BROOKE HOLMES, and W.H. SHEARIN, (eds.),
Dynamic Reading. Studies in the Reception of Epicureanism.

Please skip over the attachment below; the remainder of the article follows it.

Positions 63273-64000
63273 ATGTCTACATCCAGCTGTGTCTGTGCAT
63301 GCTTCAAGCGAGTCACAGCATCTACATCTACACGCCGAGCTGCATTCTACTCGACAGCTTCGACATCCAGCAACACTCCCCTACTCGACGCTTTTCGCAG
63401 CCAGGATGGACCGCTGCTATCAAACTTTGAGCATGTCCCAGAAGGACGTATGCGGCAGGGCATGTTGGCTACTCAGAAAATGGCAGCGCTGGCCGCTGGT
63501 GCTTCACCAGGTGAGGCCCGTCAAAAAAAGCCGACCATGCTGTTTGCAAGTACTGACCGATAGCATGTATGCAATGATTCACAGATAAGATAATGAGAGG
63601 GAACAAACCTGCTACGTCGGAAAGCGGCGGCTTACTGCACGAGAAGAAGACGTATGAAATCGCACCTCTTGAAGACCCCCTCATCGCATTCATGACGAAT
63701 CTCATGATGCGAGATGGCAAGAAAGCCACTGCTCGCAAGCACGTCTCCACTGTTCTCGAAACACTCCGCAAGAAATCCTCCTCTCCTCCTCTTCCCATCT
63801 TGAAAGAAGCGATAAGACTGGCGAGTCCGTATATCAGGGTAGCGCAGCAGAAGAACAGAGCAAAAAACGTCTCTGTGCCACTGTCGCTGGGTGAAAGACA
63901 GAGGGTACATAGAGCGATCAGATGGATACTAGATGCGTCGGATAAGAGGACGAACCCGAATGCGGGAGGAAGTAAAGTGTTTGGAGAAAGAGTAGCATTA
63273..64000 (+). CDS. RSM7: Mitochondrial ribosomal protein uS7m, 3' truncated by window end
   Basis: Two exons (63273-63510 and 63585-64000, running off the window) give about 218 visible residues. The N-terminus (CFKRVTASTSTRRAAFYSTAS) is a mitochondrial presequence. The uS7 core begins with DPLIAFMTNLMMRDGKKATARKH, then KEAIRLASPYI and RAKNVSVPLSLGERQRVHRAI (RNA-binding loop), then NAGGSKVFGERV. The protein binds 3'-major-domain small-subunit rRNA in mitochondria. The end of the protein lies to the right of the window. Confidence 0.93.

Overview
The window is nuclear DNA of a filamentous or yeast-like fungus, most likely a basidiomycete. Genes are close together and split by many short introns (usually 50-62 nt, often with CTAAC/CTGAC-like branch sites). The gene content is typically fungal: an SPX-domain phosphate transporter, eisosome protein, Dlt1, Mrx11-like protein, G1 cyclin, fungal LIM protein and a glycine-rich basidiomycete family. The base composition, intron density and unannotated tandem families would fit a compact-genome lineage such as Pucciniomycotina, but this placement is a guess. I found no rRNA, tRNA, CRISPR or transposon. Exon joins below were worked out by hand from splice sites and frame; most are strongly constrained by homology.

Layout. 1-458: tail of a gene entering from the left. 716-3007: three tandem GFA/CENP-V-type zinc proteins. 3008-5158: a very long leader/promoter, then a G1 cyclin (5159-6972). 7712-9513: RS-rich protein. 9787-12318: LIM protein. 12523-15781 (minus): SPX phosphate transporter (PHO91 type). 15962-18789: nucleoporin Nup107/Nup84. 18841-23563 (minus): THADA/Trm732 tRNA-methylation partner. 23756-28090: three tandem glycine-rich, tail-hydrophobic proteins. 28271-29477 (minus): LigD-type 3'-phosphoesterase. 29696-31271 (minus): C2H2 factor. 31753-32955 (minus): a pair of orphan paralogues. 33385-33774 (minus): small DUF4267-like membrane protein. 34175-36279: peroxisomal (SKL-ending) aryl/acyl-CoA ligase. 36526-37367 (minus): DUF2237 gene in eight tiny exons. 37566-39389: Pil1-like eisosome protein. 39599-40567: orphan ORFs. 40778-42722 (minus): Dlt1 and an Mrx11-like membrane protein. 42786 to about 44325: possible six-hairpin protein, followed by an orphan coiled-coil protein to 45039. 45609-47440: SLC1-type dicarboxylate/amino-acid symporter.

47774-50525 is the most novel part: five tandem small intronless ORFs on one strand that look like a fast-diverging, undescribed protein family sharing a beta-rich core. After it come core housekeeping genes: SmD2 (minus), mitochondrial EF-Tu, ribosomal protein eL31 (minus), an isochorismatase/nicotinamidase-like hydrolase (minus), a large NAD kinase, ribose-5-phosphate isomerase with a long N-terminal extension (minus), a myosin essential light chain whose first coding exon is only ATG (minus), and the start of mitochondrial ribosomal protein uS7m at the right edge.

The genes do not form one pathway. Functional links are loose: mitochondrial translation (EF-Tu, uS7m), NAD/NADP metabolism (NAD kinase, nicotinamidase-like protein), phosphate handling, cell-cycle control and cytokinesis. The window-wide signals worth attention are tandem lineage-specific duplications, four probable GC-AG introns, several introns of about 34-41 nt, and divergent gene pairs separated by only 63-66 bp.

Oxford University Press, Oxford (...), 2012. XIII,383p. ills. Hard bound with dust wrps. 'It is easy to skip or skim introductions to edited collections, but this one should not be passed over. Dynamic Reading, like most of its contributors, comes from the world of Comparative Literature, not Classics, and its value lies at least as much in its unsettling theoretical vision of reception as in what it says about the uses and reuses of Epicureanism. (...) Holmes and Shearin take their departure from Constance and the Rezeptionsästhetik of H. R. Jauss and Wirkungsästhetik of Wolfgang Iser; from there they advance through more recent work in reception studies by Charles Martindale. Like Martindale, they regard the reception of a work or idea as analogous to musical performance; that is, as a dynamic transaction between a score and its performer which recreates the work in a complex, unique event. Receptions of the De Rerum Natura differ just as performances of Bach differ. (...) Into this widely but not universally accepted view of reception as dynamic performance Holmes and Shearin introduce the idea of contingency, which they relate to the Epicurean eventum, “accident” (p.11; cf. DRN 1.449-482). Receptions, that is, are not entirely under the control of the receivers. Time and chance, and the random swerve of matter, play a part in all of them. (...) Holmes, Shearin, and their collaborators have destabilized the idea of reception for me and will do so for other readers as well. That discomfiting idea makes this coherent collection worth reading, and reading carefully.' (LEE T. PEARCY in Bryn Mawr Classical Review 2012.11.24).